There is a nationwide movement going on against corruption and our city is witnessing an..
During his South Africa days, just after the Boer Wars, a number of civil servants who had earlier worked in the Indian sub-continent were transferred to South Africa to form the an Asiatic department. Gandhiji observed that there was big surge in corruption in the government, especially in the Asiatic department, with the advent of civil servants from the sub-continent. He went on to say that, like many other governments, there was tardiness and discrimination in South Africa before this but rampant corruption started only after it got ‘imported’ from the sub-continent.
The second observation pertains to our inadequate civic sense, especially in matters relating to cleanliness and sanitation. Gandhiji mentioned about this a number of times in his autobiography, be it while describing the Indian ghettos in South Africa, his experiences during the plague outbreak in Gujarat at the end of 19th century or during his innumerable train journeys across India. He made a special remark that this problem did not discriminate between rich and poor or between urban and rural or between different religions. All of us seemed to be plagued by this disease.
As I was reading various mentions of the above two issues, one thought kept coming back to me – ‘we do not seem to have learnt or progressed much on these matters in the past 100 years’. In fact, if anything, the gap between us and the western countries seems to have increased.
The gravity of issues of corruption and lack of civic sense on sanitation has been known to all of us for quite some time and there have been number of attempts to eradicate these right from (and may be before) Gandhiji’s times. But either the stakes are too high or we give up too easily. As I mentioned in one of my earlier articles, any large-scale transformation requires some sacrifice and change by all of us. Unfortunately, majority of us have not been ready to make this sacrifice and tend to revert to status quo as soon as our personal interests are taken care of.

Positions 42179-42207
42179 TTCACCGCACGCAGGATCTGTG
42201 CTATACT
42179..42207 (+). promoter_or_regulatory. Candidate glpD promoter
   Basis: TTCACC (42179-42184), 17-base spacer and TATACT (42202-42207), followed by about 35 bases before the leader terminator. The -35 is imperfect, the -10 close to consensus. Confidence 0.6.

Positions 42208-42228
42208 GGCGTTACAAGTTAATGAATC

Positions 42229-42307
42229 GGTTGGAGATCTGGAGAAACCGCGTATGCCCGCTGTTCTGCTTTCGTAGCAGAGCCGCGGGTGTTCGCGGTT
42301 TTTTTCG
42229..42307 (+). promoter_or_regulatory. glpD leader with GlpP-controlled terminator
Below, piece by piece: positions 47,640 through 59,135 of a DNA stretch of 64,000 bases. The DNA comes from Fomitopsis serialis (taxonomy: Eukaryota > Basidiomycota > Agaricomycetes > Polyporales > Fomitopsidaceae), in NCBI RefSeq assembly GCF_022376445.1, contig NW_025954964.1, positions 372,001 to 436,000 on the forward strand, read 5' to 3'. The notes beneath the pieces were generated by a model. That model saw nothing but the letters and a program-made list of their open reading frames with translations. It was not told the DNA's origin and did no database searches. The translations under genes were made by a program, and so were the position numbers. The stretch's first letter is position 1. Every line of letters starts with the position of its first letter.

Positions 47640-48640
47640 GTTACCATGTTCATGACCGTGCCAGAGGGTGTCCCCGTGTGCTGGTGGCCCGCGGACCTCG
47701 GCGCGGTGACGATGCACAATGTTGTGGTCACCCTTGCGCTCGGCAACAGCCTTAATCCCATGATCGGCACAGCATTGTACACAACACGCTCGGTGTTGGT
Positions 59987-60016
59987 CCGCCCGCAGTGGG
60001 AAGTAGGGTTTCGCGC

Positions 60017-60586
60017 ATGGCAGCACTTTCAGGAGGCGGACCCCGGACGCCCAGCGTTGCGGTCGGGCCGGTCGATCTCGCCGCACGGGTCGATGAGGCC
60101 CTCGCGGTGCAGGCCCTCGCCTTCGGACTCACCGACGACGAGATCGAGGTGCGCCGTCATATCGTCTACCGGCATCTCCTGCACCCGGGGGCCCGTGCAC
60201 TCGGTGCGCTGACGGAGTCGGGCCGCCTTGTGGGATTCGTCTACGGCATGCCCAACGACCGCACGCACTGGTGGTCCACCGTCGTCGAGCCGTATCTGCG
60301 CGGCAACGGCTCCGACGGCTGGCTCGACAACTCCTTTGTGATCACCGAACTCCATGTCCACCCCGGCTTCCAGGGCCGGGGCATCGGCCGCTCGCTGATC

But we can not afford to give up this time around. There is a nationwide movement going on against corruption and our city is witnessing an unprecedented focus on making the city clean and more livable. Let us all appreciate, encourage and support these initiatives in our own little ways. Unless we all contribute to these movements, these too will be damp squibs. And when I say contribute, the best way we could do it is by living these values every day. Things that we teach our children to do but forget ourselves from time to time - keeping our surroundings clean, not misusing public property and refusing to pay or accepting bribes.
About The Author
Ms. Nisha Singh , an MBA from the London School of Business, is the MCG councillor for ward NO.30 gurgaon. She is actively working towards the development of the city by getting the civic authorities to do their job in clean and effective manner.